The first five games were directed by Sakaguchi, who also provided the original concepts. He drew inspiration for game elements from anime films by Hayao Miyazaki; series staples like the airships and chocobos are inspired by elements in Castle in the Sky and Nausicaä of the Valley of the Wind, respectively. Sakaguchi served as a producer for subsequent games until he left Square in 2001. Yoshinori Kitase took over directing the games until Final Fantasy VIII, and has been followed by a new director for each new game. Hiroyuki Ito designed several gameplay systems, including Final Fantasy V's "Job System", Final Fantasy VIII's "Junction System" and the Active Time Battle concept, which was used from Final Fantasy IV until Final Fantasy IX. In designing the Active Time Battle system, Ito drew inspiration from Formula One racing; he thought it would be interesting if character types had different speeds after watching race cars pass each other. Ito also co-directed Final Fantasy VI with Kitase. Kenji Terada was the scenario writer for the first three games; Kitase took over as scenario writer for Final Fantasy V through Final Fantasy VII. Kazushige Nojima became the series' primary scenario writer from Final Fantasy VII until his resignation in October 2003; he has since formed his own company, Stellavista. Nojima partially or completely wrote the stories for Final Fantasy VII, Final Fantasy VIII, Final Fantasy X, and Final Fantasy X-2. He also worked as the scenario writer for the spin-off series, Kingdom Hearts. Daisuke Watanabe co-wrote the scenarios for Final Fantasy X and XII, and was the main writer for the XIII games.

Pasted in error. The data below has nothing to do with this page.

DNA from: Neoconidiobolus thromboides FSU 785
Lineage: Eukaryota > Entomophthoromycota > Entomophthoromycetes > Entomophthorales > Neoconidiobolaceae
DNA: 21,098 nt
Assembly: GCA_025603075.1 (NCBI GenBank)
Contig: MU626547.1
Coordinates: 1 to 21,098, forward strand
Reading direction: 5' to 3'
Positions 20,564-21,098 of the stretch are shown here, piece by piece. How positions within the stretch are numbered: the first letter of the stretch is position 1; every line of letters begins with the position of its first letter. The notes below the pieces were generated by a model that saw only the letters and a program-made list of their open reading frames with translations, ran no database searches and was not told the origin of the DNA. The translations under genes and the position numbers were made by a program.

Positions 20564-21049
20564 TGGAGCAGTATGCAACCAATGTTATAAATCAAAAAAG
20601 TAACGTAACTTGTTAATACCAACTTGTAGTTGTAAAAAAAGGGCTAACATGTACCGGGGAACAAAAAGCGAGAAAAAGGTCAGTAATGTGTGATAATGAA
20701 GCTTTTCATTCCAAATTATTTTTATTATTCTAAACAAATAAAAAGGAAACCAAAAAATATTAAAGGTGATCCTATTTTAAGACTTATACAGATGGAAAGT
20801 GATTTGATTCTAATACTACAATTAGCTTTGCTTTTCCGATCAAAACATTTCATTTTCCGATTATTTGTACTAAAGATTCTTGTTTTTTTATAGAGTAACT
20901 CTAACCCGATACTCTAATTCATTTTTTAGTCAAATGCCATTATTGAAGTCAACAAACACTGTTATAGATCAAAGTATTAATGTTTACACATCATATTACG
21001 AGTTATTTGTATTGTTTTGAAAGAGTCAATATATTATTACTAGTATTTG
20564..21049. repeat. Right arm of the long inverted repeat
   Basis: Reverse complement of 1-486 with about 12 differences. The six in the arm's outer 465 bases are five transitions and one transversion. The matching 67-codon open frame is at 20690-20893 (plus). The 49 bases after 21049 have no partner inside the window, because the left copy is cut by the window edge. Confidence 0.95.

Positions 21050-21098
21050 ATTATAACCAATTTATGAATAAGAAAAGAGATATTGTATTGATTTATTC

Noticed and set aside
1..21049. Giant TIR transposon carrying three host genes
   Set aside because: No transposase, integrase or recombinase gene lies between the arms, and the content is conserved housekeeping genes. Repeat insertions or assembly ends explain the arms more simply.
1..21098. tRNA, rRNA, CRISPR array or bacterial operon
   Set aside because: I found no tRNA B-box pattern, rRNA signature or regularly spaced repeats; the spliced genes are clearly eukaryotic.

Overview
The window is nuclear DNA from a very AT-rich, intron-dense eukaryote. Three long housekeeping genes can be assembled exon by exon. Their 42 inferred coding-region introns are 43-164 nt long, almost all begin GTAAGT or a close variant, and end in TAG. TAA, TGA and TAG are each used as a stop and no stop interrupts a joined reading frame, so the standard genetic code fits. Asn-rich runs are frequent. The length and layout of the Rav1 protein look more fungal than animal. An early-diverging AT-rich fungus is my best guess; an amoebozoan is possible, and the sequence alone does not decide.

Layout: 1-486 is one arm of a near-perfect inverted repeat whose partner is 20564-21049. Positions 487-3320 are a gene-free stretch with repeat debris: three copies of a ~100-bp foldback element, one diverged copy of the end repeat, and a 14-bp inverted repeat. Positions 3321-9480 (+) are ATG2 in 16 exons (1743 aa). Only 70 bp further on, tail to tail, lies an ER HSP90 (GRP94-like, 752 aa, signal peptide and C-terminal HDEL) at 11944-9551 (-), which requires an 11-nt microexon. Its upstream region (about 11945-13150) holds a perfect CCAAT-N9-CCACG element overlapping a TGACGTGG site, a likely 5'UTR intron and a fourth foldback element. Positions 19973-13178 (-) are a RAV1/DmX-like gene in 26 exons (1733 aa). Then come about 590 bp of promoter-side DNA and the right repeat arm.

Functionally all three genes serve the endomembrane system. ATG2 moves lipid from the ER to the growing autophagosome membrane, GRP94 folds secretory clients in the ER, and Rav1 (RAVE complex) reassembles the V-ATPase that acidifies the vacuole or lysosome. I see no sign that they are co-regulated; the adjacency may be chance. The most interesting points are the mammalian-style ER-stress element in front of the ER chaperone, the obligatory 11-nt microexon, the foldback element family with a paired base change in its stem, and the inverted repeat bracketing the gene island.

This can make sense from a business point of view, but it is unfortunate in any event. I am guessing part of the problem was getting the news of the product to its target audience. Local gaming shops, for the most part, aren’t going to recommend essentially buying games from someone else, even if it is cheaper. Gamers like myself with a large library (not to mention having to pay overseas shipping) are worried about spending big money on games we already have – it’s a bit of a hit and miss scenario.
BOARD GAME BENTO is a blind box subscription service for tabletop gaming enthusiasts. Every month, for as low as $45/month plus shipping & handling, subscribers receive at least $80 worth of board games and add-ons at their door step. Each box includes either three different games from three different publishers, or two games and an expansion for one of the included games. The add-ons tie into the month's theme and game content, making the experience of playing a game out of a Board Game Bento box different from playing the same game off the shelf.
Lastly is the much-honored Spyfall, which currently has a lot of buzz among the board game enthusiasts that subscribed to this box, as it was nominated for two Golden Geek awards, won the 2014 Best Party Game from the Dice Tower Gaming Awards, received a Major Fun! Award, and recently took a honorable mention in the announcement of this year’s Spiel des Jahres nominees.
The biggest game in the box belongs to Heroes Wanted by Action Phase Games. The game, for one to five players, has players making their heroes using a pair of cards, with strengths and weaknesses, as well as a unique quirk. Players then take on villains, minions and each other to become the hero with the most fame at the end of the game. The game features quite a few scenarios to try as well. Between the scenarios and the variety of heroes you can become, Heroes Wanted will offer quite a bit of replay.